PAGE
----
New partnership for marriages at the Guildhall

Happy couples can now get expert wedding arrangements in Plymouth Guildhall as part of the new partnership between the Council and Emotive Events.

The Guildhall has been licenced as a wedding venue for four years but up until now, brides and grooms have had to be a dab hand at organising.

Now Emotive Events has teamed up with the Council to will help take the hassle and strain out of organising the most important day of a couple's lives.

Under the new arrangement, Emotive Events will take wedding enquiries from staff at the Guildhall and co-ordinate viewing and client bookings as well as assist with the organising of a couple's special day – as much or as little as the client wishes.

Councillor Mark Lowry, Cabinet member for Finance added: "We want to make sure that we make the most of the buildings we own and believe that by using a specialist events and wedding co-ordinator, we can attract more couples to celebrate their big day here.

"And as much as our staff are extremely efficient at organising and co-ordinating hundreds of events held at the Guildhall – anything from orchestral concerts to tattoo conventions – they appreciate that they might not have the extraordinary organisational skills, diplomacy or time that's needed to plan weddings."

Emotive Events are based in Crownhill Fort and have 10 years of experience of organising weddings across the West Country.

Director Samm Riley said: "We want to make this beautiful venue come to life and make it easier for people to hold their wedding with us. The Guildhall offers a piece of Plymouth history and with our special touches will be a wonderful wedding venue.

"As a venue, the Guildhall is centrally located and the main hall can seat over 350 people. We can dress it, arrange the catering, and generally take the stress out of the wedding day."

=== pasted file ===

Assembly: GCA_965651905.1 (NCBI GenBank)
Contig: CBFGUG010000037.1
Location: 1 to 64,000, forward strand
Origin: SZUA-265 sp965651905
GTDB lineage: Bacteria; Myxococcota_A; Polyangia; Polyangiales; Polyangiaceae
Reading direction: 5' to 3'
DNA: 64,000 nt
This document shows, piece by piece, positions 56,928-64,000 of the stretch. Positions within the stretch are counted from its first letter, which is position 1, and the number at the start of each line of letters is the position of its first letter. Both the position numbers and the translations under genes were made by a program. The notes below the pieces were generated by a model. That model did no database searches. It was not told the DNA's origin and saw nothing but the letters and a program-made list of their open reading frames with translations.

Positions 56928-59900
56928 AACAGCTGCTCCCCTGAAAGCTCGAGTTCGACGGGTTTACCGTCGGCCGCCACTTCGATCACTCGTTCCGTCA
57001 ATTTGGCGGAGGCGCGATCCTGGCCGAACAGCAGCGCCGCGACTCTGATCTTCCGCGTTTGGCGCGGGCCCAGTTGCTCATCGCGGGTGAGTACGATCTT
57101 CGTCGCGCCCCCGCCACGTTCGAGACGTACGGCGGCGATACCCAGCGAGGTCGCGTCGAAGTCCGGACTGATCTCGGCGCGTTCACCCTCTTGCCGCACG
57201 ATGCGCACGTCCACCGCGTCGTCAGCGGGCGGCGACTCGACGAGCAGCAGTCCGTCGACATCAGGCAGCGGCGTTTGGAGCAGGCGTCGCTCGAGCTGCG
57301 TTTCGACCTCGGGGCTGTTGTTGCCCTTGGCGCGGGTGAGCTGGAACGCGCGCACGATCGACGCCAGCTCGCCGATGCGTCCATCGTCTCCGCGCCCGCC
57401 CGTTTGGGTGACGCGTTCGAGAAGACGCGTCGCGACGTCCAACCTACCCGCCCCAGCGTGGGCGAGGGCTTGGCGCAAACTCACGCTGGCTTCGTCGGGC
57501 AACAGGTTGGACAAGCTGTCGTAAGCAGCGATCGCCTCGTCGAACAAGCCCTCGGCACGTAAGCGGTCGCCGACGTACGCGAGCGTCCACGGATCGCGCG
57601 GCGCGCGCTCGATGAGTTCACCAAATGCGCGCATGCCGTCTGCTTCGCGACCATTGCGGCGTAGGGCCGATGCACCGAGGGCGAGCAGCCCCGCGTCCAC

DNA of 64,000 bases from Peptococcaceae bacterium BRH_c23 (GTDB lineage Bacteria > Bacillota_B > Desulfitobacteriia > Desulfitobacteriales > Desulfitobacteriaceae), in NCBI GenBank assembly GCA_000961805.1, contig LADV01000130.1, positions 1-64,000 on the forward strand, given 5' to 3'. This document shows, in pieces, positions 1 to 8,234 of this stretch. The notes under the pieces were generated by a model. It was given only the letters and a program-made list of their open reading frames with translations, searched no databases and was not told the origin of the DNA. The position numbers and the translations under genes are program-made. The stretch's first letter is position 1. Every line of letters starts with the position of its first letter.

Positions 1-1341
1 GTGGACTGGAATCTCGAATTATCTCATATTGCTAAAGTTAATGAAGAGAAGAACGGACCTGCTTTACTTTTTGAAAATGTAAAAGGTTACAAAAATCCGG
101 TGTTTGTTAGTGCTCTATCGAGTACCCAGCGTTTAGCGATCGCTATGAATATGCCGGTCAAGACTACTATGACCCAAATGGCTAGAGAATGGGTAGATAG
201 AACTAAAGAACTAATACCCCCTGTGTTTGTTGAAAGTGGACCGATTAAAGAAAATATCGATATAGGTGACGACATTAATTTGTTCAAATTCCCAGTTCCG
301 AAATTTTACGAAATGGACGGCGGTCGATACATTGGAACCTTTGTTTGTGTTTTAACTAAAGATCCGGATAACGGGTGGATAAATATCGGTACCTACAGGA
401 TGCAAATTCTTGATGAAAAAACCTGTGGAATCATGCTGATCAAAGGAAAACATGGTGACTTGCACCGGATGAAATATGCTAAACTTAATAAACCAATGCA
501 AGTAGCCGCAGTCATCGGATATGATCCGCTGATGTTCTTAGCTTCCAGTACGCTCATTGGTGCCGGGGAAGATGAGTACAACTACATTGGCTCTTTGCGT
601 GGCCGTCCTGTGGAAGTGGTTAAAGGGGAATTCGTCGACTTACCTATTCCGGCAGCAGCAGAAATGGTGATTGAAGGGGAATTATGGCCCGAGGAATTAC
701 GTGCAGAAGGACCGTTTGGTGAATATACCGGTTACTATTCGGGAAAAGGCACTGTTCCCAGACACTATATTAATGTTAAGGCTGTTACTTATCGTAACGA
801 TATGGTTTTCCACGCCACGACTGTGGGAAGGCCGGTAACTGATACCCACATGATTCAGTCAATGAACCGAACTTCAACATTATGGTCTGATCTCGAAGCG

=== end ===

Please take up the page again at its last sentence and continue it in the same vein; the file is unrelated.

Facts about the Guildhall:

  • The foundation stone was laid in 1870 and it was opened in 1874 by HRH the Prince of Wales, (later King Edward VII).
  • The Guildhall and Municipal Offices survived the first night of the Plymouth Blitz but were gutted by fire in March 1941. Only two months before, when the city was short of cooking facilities, hundreds of Plymothians had packed the Guildhall for a welcome hot lunch.
  • After the war the Minister of Works declared the building unsound in 1950. The Council decided to rebuild it and it was formally reopened by Field Marshall the Viscount Montgomery of Alamein in 1959.

Dramatic features include:

  • a staircase of Italian block white marble leading to the main hall
  • the main hall has four metre high Cuban mahogany panels
  • three magnificent chandeliers hang from the ceiling; each weighing half a ton and represent the three towns Devonport, Stonehouse and Plymouth.
  • heavy curtains protect a Gobelin tapestry from the light. Taken from the cartoon by Raphael, it was a gift from Napoleon III to Lord Clarendon.
  • some of Plymouth's historic events are depicted in 14 stained glass windows